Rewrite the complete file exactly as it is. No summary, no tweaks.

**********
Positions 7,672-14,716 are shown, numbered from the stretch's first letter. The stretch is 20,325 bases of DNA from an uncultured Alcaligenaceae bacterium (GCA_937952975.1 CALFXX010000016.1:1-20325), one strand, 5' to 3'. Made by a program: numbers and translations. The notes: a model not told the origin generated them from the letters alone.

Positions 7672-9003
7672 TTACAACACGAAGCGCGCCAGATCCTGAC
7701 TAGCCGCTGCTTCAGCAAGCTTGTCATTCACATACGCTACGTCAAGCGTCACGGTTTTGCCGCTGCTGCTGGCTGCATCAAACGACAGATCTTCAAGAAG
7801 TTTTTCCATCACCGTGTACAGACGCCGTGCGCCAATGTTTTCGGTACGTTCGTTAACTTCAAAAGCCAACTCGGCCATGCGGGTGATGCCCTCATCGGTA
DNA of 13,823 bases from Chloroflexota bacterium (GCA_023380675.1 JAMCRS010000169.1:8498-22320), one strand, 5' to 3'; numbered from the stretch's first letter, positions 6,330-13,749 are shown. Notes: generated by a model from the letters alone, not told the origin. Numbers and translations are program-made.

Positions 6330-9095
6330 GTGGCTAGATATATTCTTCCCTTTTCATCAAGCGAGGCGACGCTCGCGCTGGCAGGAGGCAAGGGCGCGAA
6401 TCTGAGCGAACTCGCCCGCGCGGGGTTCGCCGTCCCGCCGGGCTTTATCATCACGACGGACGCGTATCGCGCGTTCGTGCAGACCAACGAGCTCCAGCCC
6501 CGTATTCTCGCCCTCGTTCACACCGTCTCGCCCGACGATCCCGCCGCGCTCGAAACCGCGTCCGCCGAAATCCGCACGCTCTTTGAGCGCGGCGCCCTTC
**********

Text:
Positions 7,672-14,716 are shown, numbered from the stretch's first letter. The stretch is 20,325 bases of DNA from an uncultured Alcaligenaceae bacterium (GCA_937952975.1 CALFXX010000016.1:1-20325), one strand, 5' to 3'. Made by a program: numbers and translations. The notes: a model not told the origin generated them from the letters alone.

Positions 7672-9003
7672 TTACAACACGAAGCGCGCCAGATCCTGAC
7701 TAGCCGCTGCTTCAGCAAGCTTGTCATTCACATACGCTACGTCAAGCGTCACGGTTTTGCCGCTGCTGCTGGCTGCATCAAACGACAGATCTTCAAGAAG
7801 TTTTTCCATCACCGTGTACAGACGCCGTGCGCCAATGTTTTCGGTACGTTCGTTAACTTCAAAAGCCAACTCGGCCATGCGGGTGATGCCCTCATCGGTA
DNA of 13,823 bases from Chloroflexota bacterium (GCA_023380675.1 JAMCRS010000169.1:8498-22320), one strand, 5' to 3'; numbered from the stretch's first letter, positions 6,330-13,749 are shown. Notes: generated by a model from the letters alone, not told the origin. Numbers and translations are program-made.

Positions 6330-9095
6330 GTGGCTAGATATATTCTTCCCTTTTCATCAAGCGAGGCGACGCTCGCGCTGGCAGGAGGCAAGGGCGCGAA
6401 TCTGAGCGAACTCGCCCGCGCGGGGTTCGCCGTCCCGCCGGGCTTTATCATCACGACGGACGCGTATCGCGCGTTCGTGCAGACCAACGAGCTCCAGCCC
6501 CGTATTCTCGCCCTCGTTCACACCGTCTCGCCCGACGATCCCGCCGCGCTCGAAACCGCGTCCGCCGAAATCCGCACGCTCTTTGAGCGCGGCGCCCTTC